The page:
What causes headaches?
Common causes of headaches include diet and lifestyle factors, environmental factors, poor posture and muscle tension.
By making some simple tweaks to your working environment, diet and lifestyle, and managing your stress levels you should be able to reduce the number of headaches you have each month.
Not sure what causes your headaches?
If you are not sure what causes you to have headaches it would be worth keeping a headache diary for 3 months to see if your triggers are hormonal, lifestyle, environmental or stress related.
Here are some of the most common headache triggers.
Causes of headaches: Muscle tension
Having tense neck muscles can cause headaches. Muscle tension can be exacerbated by having pillows at the wrong height, having too many pillows, having poor posture or working with your computer set up at the wrong height.
Top Tip: If you find that you are holding tension in your neck try adjusting your working environment so that you’re not squinting at your monitor or holding your neck at a weird angle and check how your spine feels when you’ve got your head on your pillows.
Causes of headaches: Stress
Stress can be a big contributing factor to headaches. As you will know if you’ve ever been truly stressed, it can be impossible to think straight whilst your body is in fight, flight, freeze mode. Your body will start to shut down any unnecessary processes making it hard to sleep or eat properly.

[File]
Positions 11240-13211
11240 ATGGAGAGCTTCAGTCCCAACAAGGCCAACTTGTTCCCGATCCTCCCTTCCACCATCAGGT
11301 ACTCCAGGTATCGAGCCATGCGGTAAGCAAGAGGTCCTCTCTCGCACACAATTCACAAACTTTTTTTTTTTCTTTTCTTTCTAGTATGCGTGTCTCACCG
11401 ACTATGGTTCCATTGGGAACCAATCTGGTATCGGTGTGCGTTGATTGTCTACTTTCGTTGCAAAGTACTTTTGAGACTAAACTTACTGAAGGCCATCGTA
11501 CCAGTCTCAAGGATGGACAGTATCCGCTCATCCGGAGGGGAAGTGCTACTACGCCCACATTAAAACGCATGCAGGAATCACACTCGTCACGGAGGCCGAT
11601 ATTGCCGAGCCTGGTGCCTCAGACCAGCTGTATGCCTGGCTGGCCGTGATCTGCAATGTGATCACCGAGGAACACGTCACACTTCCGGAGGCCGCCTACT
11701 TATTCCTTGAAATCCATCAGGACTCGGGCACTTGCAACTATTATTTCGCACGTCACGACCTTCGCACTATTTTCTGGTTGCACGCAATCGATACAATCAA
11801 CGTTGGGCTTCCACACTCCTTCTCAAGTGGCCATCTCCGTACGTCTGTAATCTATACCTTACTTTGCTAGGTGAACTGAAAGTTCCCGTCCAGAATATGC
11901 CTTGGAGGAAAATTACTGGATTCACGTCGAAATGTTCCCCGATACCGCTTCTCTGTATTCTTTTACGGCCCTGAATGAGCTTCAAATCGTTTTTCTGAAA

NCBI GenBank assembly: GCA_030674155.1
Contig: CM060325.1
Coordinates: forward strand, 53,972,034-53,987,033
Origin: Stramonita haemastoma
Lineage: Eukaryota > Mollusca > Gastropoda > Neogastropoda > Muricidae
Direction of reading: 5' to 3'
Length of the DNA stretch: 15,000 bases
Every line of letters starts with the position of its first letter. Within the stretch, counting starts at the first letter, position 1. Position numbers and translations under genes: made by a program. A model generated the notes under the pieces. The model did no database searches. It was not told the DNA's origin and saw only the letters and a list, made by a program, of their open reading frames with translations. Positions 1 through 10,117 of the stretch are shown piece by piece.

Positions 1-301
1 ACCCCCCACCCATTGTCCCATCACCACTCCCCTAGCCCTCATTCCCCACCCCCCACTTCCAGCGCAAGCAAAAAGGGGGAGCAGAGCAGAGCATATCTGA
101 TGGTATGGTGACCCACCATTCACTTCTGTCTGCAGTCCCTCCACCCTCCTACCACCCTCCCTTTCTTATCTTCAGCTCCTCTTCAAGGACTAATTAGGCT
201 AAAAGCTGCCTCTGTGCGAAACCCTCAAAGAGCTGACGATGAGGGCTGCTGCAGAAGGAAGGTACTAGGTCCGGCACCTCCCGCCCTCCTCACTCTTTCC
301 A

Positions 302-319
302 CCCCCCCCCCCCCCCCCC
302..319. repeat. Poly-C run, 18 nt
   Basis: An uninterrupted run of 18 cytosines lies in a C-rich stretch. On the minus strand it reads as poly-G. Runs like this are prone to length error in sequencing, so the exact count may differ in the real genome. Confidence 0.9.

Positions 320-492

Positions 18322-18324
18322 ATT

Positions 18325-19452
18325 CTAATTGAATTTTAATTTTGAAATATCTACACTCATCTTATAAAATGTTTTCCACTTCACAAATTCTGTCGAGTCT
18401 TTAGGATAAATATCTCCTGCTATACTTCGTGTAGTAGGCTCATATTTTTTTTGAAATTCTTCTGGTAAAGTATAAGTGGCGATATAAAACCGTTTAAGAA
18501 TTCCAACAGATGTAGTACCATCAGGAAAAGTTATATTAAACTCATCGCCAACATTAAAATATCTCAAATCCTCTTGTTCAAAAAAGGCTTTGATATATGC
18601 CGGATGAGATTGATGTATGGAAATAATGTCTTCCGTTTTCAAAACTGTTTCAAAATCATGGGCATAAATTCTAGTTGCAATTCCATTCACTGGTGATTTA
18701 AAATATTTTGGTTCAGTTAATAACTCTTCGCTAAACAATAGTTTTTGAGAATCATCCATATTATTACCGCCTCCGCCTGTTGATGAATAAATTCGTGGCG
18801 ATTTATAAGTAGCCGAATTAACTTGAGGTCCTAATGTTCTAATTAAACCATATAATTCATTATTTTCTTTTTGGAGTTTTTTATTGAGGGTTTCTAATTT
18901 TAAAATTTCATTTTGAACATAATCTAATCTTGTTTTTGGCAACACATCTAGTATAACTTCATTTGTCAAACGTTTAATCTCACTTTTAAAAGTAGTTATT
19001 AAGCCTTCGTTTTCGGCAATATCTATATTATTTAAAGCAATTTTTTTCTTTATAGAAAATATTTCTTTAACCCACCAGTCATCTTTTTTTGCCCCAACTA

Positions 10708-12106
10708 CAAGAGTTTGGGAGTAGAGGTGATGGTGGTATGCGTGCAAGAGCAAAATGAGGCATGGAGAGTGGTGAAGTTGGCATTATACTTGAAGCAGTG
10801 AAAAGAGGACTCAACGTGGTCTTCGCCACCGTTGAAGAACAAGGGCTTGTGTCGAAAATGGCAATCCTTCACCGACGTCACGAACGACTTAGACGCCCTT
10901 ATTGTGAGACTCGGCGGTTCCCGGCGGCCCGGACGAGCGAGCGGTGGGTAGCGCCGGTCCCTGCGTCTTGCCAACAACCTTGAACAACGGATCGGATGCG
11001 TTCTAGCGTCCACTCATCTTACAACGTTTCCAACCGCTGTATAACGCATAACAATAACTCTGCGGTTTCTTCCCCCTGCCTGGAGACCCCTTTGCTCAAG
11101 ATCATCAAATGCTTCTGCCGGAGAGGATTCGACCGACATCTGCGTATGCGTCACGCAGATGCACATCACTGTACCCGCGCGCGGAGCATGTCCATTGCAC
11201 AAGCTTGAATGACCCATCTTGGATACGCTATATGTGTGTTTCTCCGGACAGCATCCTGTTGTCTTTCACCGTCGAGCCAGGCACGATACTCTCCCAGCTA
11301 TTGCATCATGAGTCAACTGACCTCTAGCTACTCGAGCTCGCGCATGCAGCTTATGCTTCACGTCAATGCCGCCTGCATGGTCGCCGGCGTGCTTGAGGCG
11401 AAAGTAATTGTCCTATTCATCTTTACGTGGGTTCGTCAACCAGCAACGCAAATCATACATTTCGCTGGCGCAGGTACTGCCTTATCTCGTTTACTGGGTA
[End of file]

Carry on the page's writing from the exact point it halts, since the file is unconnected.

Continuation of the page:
This can all bring on a headache. If you are getting lots of headaches stress may be the cause.
Try listening to calming music, meditations or podcasts, do some deep breathing exercises or take a yoga class.
Related Article: https://www.sarahcooper.co.uk/lets-talk-about-stress/
Causes of headaches: Dehydration and hunger
One of the most common causes of headaches is dehydration and hunger. If you skip meals because you’re busy or don’t drink enough water it is likely you will have a headache.
Try to eat regular meals based around protein and fruit and vegetables and complex carbohydrates and have plenty of water to drink throughout the day.
Cause of headaches: Too much or too little caffeine
If you are used to drinking a lot of caffeine, suddenly reducing your caffeine intake is likely to bring on a headache.
That said, having too much caffeine can also bring on a headache.
Some people drink coffee more at work than at home (or vice versa) and suddenly changing may result in a headache.
Top Tip: If you want to reduce your caffeine intake do so slowly. If you’re very used to drinking caffeine and have a headache, having a caffeinated drink may ease your headache.
Cause of headaches: Hangovers
Hangovers can cause headaches due to dehydration. Your body will be working harder to process the alcohol. Alcohol is notorious for disturbing both your sleep patterns and your mood and may leave you feeling hungry.
Drink plenty of water before bed and eat a light snack. Try to eat and drink something if you can when you wake up.
Cause of headache: Hormonal Factors.